The British government Monday put up for sale its stake in one of the most significant redevelopment sites in Europe.
Proceeds from the sale of the 36.5-percent interest in the 27-hectare site at London's King Cross station will raise millions of dollars. The money will go to the British Treasury to help reduce the nation's deficit. Indications are that the stake will exceed an early estimate which placed a 540-million U.S. dollar price tag on the government holding.
Worldwide interest in the King's Cross Central site is expected to be high. Would-be purchasers have until Sept. 7 to place the offer and the government has hired the international consultancy Lazard to act as financial advisors in the deal.
The government's sale of its interest is seen as a significant opportunity for private capital to gain exposure to one of Europe's most important city center regeneration projects, said a spokesman for the Department for Transport.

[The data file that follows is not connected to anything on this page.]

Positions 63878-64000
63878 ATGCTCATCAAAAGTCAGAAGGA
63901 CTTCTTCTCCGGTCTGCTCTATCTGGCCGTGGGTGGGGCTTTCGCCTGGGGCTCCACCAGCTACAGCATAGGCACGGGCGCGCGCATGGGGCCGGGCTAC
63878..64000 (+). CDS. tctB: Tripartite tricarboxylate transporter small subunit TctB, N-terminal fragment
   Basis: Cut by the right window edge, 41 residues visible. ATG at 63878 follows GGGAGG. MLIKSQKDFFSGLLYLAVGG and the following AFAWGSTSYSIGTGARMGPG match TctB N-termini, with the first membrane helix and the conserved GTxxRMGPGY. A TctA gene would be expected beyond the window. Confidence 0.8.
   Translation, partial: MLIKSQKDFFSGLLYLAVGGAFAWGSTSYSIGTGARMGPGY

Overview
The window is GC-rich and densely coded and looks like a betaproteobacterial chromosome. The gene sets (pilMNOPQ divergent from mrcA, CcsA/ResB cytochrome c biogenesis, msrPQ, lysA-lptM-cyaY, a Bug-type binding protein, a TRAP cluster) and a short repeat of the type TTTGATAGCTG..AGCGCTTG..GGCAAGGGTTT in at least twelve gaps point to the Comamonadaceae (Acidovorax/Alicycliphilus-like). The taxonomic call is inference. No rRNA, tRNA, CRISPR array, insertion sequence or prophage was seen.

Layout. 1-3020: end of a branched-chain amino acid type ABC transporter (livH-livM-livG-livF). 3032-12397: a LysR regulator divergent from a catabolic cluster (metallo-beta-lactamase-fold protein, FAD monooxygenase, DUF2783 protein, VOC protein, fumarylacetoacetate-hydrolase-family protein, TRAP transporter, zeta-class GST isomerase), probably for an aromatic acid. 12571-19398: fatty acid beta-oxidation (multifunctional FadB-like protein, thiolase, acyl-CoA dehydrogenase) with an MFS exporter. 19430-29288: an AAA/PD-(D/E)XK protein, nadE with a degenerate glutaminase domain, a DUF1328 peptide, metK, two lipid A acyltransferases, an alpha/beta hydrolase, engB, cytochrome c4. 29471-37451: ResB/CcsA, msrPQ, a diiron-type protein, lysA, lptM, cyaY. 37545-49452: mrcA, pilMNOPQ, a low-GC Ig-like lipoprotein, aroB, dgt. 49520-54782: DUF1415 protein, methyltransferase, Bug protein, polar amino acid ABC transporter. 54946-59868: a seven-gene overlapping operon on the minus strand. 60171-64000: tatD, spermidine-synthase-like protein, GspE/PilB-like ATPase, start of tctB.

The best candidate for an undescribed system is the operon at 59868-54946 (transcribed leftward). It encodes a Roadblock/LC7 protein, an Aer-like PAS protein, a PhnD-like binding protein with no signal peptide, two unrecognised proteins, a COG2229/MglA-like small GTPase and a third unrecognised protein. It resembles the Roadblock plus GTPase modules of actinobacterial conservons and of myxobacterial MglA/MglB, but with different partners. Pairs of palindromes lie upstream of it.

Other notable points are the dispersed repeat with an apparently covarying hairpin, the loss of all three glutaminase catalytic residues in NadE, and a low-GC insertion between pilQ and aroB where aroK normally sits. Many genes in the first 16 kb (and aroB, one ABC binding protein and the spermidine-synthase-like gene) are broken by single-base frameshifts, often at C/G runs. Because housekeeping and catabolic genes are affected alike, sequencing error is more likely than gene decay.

The site is adjacent to King's Cross Station, which services six London Underground lines, and St Pancras Station, from where Eurostar rail services connect to Paris and Brussels.
Chief Secretary to the Treasury Greg Hands said: "Selling our stake in the land around King's Cross is an important milestone which will raise money to pay down the public debt while also encouraging private sector investment in an important London site."
The 67-acre King's Cross estate is being developed into 744,000 square meters of mixed-use space, consisting of offices, apartments, retail space, educational establishments and leisure areas. There are to be 50 new and refurbished buildings and, with almost 28 hectares of public realm, 10 new parks and squares, 20 new streets and three new bridges across the Regent's Canal. Its current occupiers include Google, BNP Paribas Real Estate, the Aga Khan Development Network, and University of the Arts London.